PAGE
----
Having recognized that mainstream Hollywood holds few options for her beyond roles as mothers and/or cougars, Julianne Moore has established primary residence within the independent film world in recent years, where the range of characters is supposedly broader. For example, Moore's latest indie features The English Teacher and What Maisie Knew -- both of which have already opened in limited release in select markets and expand wider today -- cast her as... um, a cougar and a mother respectively. So much for range, I guess.
Let's start with the lesser of the two movies, just to get it out of the way. That would be The English Teacher, a strained attempt to translate the comic punch of Alexander Payne's brilliant send-up of high-school politics, Election, into the realm of an even more tension-fraught extracurricular activity: drama club. Dan and Stacy Chariton's script replaces Matthew Broderick's bumbling civics instructor with Moore's buttoned-up, severely-single English teacher, Linda Sinclair, a longtime fixture at a nondescript suburban education factory. Having mostly given up on human love for the love of books, Linda finds herself jolted out of her complacency by the unexpected return of one her star pupils, Jason Sherwood (Michael Angarano), who went off to New York to be a famous playwright but came home a prematurely cynical old man with a single, much-rejected script to his name. His teacher reads the play and instantly falls in love with it, to the point where she arranges to have it be that year's big student theater production under the guidance of flamboyant director Carl Kapinas (Nathan Lane). In the process of mounting Jason's play, though, she and her ex-pupil also... well, mount each other -- a momentary fling that causes all kinds of predictable complications.
And "predictable" pretty much sums up the experience of watching The English Teacher, which plays like a super-sized episode of one of the safe, generic sitcoms that longtime TV director Craig Zisk (making his feature debut here) has helmed in the past. Where Election wasn't afraid to make its characters unlikable, these folks are forever explaining away and apologizing for their less-than-noble actions as if they're directly appealing to the audience not to hate them -- thus killing much of the film's attempts at humor. As her grating guest star role on 30 Rock indicated, comedy has never been Moore's strong suit and she seems particularly adrift here, playing Linda as a series of nervous tics that she hopes the audience will find funny and endearing. In the end, though, the most hilarious thing about the movie is the idea that we're supposed to take Jason's play seriously when the brief glimpses we're treated to make it resemble a horrendous mash-up between kitchen sink melodrama and Z-grade Kafka. Honestly, it's unclear what Zisk and the screenwriters thought the point of this story was supposed to be. Don't screw your English teacher? Reading is fundamental... but hooking up is a lot more fun? High school theater needs more Kafka wannabes? Given the movie's general confusion about its motives and characters, the answer is probably "All of the above."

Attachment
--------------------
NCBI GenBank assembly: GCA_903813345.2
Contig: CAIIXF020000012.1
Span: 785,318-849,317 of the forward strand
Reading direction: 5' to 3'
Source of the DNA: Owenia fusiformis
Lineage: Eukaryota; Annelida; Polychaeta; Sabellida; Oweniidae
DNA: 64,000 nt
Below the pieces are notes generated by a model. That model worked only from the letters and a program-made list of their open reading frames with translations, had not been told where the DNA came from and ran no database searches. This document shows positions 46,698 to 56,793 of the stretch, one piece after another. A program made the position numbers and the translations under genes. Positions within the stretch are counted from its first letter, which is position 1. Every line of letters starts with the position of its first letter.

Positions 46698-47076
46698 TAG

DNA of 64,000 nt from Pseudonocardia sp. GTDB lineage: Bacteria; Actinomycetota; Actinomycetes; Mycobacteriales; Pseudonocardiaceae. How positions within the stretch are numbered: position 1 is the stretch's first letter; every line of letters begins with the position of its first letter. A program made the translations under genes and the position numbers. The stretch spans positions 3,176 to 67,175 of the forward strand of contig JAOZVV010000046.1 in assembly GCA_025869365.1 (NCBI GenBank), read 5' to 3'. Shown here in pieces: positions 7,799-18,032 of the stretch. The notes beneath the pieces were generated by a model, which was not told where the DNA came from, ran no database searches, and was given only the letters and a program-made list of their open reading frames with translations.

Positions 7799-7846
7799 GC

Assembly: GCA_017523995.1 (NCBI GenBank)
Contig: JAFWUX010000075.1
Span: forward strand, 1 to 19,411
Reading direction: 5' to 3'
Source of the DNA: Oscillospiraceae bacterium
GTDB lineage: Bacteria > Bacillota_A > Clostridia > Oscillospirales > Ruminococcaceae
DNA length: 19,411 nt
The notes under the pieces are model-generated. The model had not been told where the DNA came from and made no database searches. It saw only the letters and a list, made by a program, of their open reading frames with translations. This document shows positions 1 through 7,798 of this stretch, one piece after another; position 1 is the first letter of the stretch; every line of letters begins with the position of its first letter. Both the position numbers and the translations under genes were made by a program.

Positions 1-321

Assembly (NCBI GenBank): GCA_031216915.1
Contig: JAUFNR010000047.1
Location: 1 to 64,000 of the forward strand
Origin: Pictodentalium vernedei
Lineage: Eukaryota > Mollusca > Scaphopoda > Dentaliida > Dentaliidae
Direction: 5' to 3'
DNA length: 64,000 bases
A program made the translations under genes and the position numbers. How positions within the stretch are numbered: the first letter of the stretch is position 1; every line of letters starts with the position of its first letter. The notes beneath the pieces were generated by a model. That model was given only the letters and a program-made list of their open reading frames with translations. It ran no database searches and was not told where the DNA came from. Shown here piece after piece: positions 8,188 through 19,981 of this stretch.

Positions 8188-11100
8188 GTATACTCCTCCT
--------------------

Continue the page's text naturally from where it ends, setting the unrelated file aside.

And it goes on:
I'm happy to say that What Maisie Knew is a far more confident and focused feature, one that understands its story and finds an artful way to tell it. Adapted and updated from a 19th century novel by Henry James, the film strives to present a child's-eye view of divorce from the perspective of its titular moppet (played by newcomer Onata Aprile, whose ultra-wide peepers seem to take up half her face) whose musician mother (Moore) and gadfly father (Steve Coogan) are going through the final throes of their relationship. The collapse is depicted in miniature: the noise of a raging argument echoing from the other room, her dad pounding on the door because Mom has changed the locks, Maisie going over to her father's new apartment, where her former nanny (Joanna Vanderham) -- and his new lover -- is waiting for her. At first, Maisie is the prize possession that her parents fight over, with her mother going so far as to marry a random bartender (Alexander Skarsgård) to ensure that her newly re-married partner doesn't get sole custody. In time, though, the child takes a backseat to their other concerns --work, money, freedom. They forget who is supposed pick Maisie up at school; they pawn her off on their spouses/unpaid babysitters so they can hit the town that night; they take long trips out of town without making the proper arrangements for the girl's care. And while Maisie's youthful enthusiasm blunts the impact of this extreme neglect for a time, one can see her growing self-awareness at just how little she appears to matter to the people who are supposed to love her the most.
The major limitation of the approach the directors have taken with What Maisie Knew is that Maisie herself becomes a pitiable object to whom increasingly bad things happen rather than an active participant in her own story. And while that's clearly an integral part of the movie's story, it does mean that our attention is constantly diverted to whatever's happening around Maisie rather than the girl herself. (Compare that to such through-the-eyes-of-a-child movies like The 400 Blows and last year's Beasts of the Southern Wild, which treat their youthful heroes as fully realized characters, not just props.) Still, McGehee and Siegel -- as well as the adult cast -- are to be commended for keeping the film's depiction of marital strife from falling into melodrama and goopy sentimentality. Moore and Coogan are both quite good here, ably portraying two selfish people who on some level recognize the harm their behavior is causing their daughter and respond to their guilt by pushing her further away. This may be another Mom role for Moore, but she's the kind of Mom who is a challenge -- rather than an obligation -- for a talented actress to play.
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